According to a new study, only 1 in 10 adults are consuming the recommended amount of fruit and vegetables.

The American federal guidelines state that 1½ to 2 cups of fruit and 2 to 3 cups of vegetables a day is necessary for a healthy diet. It was revealed that only 9.3% of people met the standard for vegetable intake, while only 12.2% did for fruit.

The author of the study explains how these low numbers increase the risk of chronic disease such as diabetes and heart disease. He says the public are “missing out on the essential vitamins, minerals and fiber that fruits and vegetables provide”.

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Fruit and vegetables provide rich nutrition for maintaining health and preventing disease. For instance, blueberries contain vitamin K which prevents heart disease, vitamin C which protects immune health, and manganese, which prevents osteoporosis.

Broccoli contains vitamin C, vitamin K, fibre, potassium and folate, which also work on digestive health, cell maintenance, nerve function and lowering cholesterol.

The NHS support the 5 A Day guideline. Arguably, this is most easily achieved when consuming a vegan diet, a diet that centres around fruit and vegetables. Research has suggested there needs to be a greater focus on nutrition and plant-based eating to combat rising instances of disease.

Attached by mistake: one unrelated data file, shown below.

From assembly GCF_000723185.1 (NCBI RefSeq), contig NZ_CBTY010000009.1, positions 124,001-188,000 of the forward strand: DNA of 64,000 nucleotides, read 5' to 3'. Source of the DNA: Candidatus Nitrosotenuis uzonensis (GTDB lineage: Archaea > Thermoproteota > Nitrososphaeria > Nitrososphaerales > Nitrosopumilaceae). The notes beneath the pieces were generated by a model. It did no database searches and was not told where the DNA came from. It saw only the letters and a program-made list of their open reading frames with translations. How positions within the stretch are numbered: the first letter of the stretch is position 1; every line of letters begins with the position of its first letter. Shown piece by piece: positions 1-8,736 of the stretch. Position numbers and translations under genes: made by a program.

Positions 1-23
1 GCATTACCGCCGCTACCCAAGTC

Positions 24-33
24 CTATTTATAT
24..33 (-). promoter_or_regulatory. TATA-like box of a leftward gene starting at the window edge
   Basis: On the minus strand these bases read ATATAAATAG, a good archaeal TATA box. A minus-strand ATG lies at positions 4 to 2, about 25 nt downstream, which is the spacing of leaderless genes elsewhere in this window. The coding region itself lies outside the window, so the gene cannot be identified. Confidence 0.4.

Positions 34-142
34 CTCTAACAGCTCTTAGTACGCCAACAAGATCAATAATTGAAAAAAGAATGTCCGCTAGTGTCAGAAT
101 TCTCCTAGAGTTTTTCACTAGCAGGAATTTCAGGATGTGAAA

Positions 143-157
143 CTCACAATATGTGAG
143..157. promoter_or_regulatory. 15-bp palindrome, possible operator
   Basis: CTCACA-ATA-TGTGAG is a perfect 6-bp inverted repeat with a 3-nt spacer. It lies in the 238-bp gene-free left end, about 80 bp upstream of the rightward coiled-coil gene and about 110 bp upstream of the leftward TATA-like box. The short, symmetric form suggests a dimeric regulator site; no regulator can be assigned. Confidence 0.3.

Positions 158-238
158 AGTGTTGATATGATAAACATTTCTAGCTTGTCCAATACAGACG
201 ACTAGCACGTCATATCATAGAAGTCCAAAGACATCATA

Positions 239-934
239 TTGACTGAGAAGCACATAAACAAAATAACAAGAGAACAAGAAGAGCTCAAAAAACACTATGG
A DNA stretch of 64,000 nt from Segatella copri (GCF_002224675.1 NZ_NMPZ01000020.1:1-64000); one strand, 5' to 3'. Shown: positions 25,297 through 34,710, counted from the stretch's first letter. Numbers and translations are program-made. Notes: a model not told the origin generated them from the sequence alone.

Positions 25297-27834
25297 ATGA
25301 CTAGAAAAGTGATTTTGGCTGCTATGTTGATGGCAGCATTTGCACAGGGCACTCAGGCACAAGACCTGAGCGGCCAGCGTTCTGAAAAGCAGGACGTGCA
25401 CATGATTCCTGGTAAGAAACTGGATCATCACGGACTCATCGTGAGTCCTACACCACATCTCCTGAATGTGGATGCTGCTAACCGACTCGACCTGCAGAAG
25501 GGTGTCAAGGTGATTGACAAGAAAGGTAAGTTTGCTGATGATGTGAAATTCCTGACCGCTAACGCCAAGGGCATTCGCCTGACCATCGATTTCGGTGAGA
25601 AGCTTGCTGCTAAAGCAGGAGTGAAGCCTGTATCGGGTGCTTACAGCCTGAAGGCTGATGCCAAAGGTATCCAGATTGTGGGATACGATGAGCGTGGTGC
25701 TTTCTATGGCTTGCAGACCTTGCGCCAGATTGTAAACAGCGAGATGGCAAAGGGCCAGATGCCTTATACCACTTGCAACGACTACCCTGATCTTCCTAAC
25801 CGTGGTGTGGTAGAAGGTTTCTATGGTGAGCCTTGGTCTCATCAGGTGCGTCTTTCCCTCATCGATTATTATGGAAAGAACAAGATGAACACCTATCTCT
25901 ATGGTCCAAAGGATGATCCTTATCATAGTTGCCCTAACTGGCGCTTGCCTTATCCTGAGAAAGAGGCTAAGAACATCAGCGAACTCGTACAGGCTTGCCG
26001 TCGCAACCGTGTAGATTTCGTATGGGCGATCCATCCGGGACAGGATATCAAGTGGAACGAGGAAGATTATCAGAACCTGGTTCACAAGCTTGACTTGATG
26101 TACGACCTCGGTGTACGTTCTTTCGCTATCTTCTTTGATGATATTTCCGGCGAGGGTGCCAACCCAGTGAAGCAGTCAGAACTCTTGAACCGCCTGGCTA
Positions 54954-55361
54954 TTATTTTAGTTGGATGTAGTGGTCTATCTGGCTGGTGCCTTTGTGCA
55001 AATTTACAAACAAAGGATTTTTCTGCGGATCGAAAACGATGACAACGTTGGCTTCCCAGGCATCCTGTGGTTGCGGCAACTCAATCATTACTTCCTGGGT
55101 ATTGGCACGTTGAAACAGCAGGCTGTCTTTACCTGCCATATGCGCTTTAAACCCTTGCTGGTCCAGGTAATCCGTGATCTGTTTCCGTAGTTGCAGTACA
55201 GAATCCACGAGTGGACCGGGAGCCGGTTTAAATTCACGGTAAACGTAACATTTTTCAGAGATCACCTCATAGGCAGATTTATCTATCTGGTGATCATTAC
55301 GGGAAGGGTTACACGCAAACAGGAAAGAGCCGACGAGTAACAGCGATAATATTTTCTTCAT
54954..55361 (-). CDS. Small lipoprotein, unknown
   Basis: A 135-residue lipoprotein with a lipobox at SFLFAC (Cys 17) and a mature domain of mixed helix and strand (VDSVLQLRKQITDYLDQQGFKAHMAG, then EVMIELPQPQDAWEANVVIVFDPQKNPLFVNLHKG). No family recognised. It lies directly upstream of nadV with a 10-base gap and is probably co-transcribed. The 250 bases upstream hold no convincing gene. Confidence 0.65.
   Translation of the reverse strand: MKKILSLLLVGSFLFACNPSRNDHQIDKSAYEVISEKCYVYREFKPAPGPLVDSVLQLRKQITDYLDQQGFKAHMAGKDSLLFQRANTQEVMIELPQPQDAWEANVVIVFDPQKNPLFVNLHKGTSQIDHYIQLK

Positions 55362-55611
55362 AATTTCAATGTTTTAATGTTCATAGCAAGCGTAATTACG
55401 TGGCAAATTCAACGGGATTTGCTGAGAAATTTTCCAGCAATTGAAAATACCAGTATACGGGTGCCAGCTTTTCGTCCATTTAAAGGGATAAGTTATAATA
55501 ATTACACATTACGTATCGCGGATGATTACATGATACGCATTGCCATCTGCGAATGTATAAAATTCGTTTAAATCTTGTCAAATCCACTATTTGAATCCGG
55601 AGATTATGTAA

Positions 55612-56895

A comeback of scurvy was reported after countries were not consuming enough fruit, and doctors have even begun writing prescriptions for fruit and vegetable intake.

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A vegan diet allows for a better focus on nutrition. In 2015, meat was classified as carcinogenic by the World Health Organisation. Studies have increasingly linked meat consumption to heart disease, cancer, and other major diseases.

In support of plant based diets, research has also found that increased consumption of vegetables is associated with lower rates of heart disease, and more medical professionals have begun recommending a vegan diet.

If adults continue to neglect fruit and vegetables, it could lead to even more cases of chronic diseases.